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So basically, I need to figure out a hypothesis to find out the relationship between force (or pressure) and velocity when a wire moves through ice. I am having difficultly finding the right formula(s) to find the expected relationship.

If I wasn't clear enough, I am planning to hang masses to both sides of a wire, have the wire pass through the ice, and for the ice to refreeze again. I will be calculating the velocity of the "wire" as it passes through the ice when I change the masses.

2. Relevant equations

What I thought of using were several formulas and combine them together. I also did some research and here is what I got:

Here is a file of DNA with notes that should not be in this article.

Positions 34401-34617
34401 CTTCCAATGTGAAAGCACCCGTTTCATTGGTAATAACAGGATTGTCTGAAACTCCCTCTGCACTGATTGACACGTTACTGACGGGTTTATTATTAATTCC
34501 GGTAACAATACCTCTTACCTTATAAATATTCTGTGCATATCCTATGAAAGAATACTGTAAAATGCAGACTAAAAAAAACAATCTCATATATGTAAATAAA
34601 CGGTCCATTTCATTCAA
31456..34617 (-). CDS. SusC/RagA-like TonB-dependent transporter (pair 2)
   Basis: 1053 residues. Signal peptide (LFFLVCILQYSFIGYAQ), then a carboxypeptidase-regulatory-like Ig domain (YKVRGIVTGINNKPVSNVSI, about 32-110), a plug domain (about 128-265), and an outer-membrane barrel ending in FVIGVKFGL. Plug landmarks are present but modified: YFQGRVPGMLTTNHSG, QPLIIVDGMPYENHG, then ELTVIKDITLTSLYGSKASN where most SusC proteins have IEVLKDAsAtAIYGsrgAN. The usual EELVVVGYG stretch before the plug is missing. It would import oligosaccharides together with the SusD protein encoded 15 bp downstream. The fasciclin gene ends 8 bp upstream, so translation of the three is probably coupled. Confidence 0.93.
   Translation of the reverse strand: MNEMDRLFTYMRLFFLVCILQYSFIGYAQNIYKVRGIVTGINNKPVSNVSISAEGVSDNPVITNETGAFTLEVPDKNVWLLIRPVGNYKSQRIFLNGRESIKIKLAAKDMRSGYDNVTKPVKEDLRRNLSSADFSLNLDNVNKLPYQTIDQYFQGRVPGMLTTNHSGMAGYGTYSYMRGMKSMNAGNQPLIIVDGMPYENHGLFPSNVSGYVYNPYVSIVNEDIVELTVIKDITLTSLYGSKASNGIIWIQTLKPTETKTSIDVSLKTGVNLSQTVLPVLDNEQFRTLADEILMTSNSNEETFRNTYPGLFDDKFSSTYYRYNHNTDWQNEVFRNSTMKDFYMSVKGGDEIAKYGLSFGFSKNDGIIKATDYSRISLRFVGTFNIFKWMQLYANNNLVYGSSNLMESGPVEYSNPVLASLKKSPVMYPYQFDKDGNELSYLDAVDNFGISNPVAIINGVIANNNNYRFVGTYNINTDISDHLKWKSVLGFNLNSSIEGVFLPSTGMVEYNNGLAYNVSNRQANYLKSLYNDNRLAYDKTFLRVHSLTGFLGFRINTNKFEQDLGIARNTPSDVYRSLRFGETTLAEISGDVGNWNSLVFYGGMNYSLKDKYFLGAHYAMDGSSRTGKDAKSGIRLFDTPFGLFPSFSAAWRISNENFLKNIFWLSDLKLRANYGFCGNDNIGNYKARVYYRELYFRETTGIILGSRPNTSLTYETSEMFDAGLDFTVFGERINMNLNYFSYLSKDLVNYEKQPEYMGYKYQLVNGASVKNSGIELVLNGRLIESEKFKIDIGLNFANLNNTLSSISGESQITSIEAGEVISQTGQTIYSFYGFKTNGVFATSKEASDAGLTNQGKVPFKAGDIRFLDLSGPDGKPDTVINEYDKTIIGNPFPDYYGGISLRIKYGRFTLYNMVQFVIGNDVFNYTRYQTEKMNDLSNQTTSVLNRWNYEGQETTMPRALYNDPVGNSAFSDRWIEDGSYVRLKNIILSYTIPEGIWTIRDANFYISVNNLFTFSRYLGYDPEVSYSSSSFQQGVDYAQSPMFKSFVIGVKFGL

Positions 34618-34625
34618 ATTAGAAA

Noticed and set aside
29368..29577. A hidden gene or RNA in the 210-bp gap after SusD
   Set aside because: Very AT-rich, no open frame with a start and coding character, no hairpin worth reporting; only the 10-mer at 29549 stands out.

Work = Change in energy = Force * Distance

Pressure = Force/Area

PV=nRT

Q=mL (Latent heat)

Q= Work + U (internal energy change)

3. The attempt at a solution

Here is one of my attempts, I'm not sure if it's even valid:

P = Force / Area = W/V (Energy(work) / Volume)

P = (1/2mv^2) / Volume

F/A = (1/2mv^2) / Volume

Therefore, as the mass increases by "x", the velocity increases by "x^2".

Is this a valid response? Would it work? Also, is there any way that I can input latent heat into the formulas?

Thanks in advance!

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# Homework Help: Regelation: Wire and Ice Relationship?

Can you offer guidance or do you also need help?

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